Mike added, “As far as his legacy, first and foremost, is his love of his family and always doing whatever he could to make our lives better. Secondly BIG was truly his baby. He nurtured BIG from the beginning, opening the arena and running it for 36 years. That is where he had his biggest impact on the hockey community. He would want to be remembered as a great guy that worked hard, ran his arena pretty much the way he wanted to, touched the lives of countless people, raised a great family and had a great life.”
Who Knew – Only a Few
Few people knew this about Denny May.
Danny revealed, “My dad was so transparent that I really think everyone knew the real Denny May, very few secrets. I guess the only thing some don’t know is that he was somewhat of a caveman. He viewed luxury or convenience as evil words. He refused to use the snow blower or dishwasher, and seemed to thrive on making things difficult for himself. He wouldn’t spend money on any luxury for my mom and him, at the same time never allowing his children or friends to spend any of our own money on anything. He would always pick up dinner checks, pay for our golf, or any other way he could spend his money on others, but never on himself.”
Mike added, “My dad made friendships and gave purpose to those in need he could sense it. Yet he teased and joked with them too. Andy Baltgalvis who took over as manager of BIG was a Vietnam Vet – who my dad gave a part time job at Braemar before he went to Vietnam and when he returned Denny gave him a home and purpose at BIG, Andy says he owes his career to my dad.”
Finally, Mike confided, “Even in my dad’s final days he was worried who would tell TJ Gannon, a boy with special needs whom he gave a job to at the rink. Back when my dad was at BIG, he listed TJ as an “assistant manager” in a nationwide book of some sort listing arenas – to say this made Tj’s day is an understatement.”
Celebration of Life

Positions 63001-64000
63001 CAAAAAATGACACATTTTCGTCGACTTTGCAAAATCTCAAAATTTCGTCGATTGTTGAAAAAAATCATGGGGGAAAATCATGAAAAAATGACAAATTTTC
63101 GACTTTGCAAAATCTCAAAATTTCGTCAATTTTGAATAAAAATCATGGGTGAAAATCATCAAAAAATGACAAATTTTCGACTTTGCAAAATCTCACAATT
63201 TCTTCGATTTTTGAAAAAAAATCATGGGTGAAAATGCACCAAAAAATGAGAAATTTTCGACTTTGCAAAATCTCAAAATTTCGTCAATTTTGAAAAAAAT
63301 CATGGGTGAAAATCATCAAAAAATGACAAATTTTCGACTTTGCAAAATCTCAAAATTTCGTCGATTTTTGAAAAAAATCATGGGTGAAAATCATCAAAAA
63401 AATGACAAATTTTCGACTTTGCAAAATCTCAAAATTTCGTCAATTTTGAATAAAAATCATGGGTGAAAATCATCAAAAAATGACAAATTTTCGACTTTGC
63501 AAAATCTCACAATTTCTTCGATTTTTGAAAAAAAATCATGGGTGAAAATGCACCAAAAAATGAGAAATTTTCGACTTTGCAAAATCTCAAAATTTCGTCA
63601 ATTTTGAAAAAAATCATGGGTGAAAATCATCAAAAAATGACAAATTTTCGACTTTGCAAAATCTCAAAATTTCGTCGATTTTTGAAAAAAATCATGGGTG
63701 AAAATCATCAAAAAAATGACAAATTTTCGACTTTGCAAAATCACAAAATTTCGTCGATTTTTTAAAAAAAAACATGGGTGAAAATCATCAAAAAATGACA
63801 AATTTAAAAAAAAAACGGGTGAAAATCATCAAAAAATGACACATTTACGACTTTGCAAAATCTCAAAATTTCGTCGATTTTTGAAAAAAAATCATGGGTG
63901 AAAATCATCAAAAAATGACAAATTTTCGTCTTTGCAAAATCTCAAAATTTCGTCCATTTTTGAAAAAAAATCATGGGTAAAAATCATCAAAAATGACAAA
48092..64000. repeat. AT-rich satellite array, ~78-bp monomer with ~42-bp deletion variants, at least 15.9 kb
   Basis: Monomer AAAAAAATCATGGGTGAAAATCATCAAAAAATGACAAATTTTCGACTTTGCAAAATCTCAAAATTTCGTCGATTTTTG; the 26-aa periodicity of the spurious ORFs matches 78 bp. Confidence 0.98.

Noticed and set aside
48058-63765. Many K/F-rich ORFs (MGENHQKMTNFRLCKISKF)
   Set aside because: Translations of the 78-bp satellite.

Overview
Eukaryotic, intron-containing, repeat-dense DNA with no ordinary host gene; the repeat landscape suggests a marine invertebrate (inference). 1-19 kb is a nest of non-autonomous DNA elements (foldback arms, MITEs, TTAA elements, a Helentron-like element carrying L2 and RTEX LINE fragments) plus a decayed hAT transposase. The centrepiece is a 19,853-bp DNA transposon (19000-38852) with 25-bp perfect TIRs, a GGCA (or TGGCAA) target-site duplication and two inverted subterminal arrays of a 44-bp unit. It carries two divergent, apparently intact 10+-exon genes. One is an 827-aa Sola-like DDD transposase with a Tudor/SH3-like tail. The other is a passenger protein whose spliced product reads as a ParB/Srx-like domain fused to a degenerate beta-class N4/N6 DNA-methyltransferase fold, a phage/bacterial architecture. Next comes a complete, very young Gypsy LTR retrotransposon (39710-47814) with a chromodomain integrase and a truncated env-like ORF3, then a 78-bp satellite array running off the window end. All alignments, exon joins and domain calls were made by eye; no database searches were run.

A Celebration of Life will be held in Denny’s honor on December 27, 2019 from 4-8pm at the Knights of Columbus on American Blvd in Bloomington.
All are welcome!
Here is an updated Obituary.
Dennis May, (born 6/30/1936 – pasted 12/1/2019 at 83 years of age, wed Patricia Meder 10/8/1960)
Dennis died peacefully on 12/1/2019, in the presences of his loving family. Preceded in death by his father George, Mother Francis and bother Tom. Denny grew up overlooking Powderhorn Park and loved his “hood” until the day he died appropriately at Abbott NW Hospital.
He graduated from Central High in 1954, then joined the Marine Corps and spent two years risking his life as an artillery spotter at the beautiful Camp Pendleton during peace time. He then enrolled at the University of Minnesota for an extended version of bachelors in Park and Recreation, (4-year degree). This was interrupted by the birth of his first three children and working at local parks Sibley and Keewaydin where he developed friendships that lasted his lifetime. After graduation he was hired as the assistant manager of the newly opened Braemar Ice Arena in 1965. Two years later he was promoted to the Manager and was even featured on the CBS Nightly News by the famous Hayward Hale Broun. He left Braemar in 1970 when the City of Bloomington came calling. He accepted the manager position at BIG (Bloomington Ice Garden), a new arena. He spent 36 wonderful years at BIG and formed countless friendships and made his indelible mark on the hockey community.
In retirement he spent winters in Palm Springs with his lovely wife of nearly sixty years and spent summers enjoying golfing and biking the Minneapolis city lakes. He adored his two granddaughters and rarely missed any activity they were involved in, especially hockey. He also loved his yard and kept it impeccable with flowers shrubs and a nicely groomed lawn. Denny lived a wonderful life and enjoyed family ski trips, and going to his brothers’ home in the Hamptons.
Denny is survived in life by his wife Patricia, sons Mike (Jillian), Danny (Stacy), Chris (Ame) and his daughter Michelle Smith (Sandy). Granddaughters Emma Smith and Alexis May. Please join his family for a Celebration of Life on December 27, 2019 from 4-8pm at the Knights of Columbus on American Blvd in Bloomington.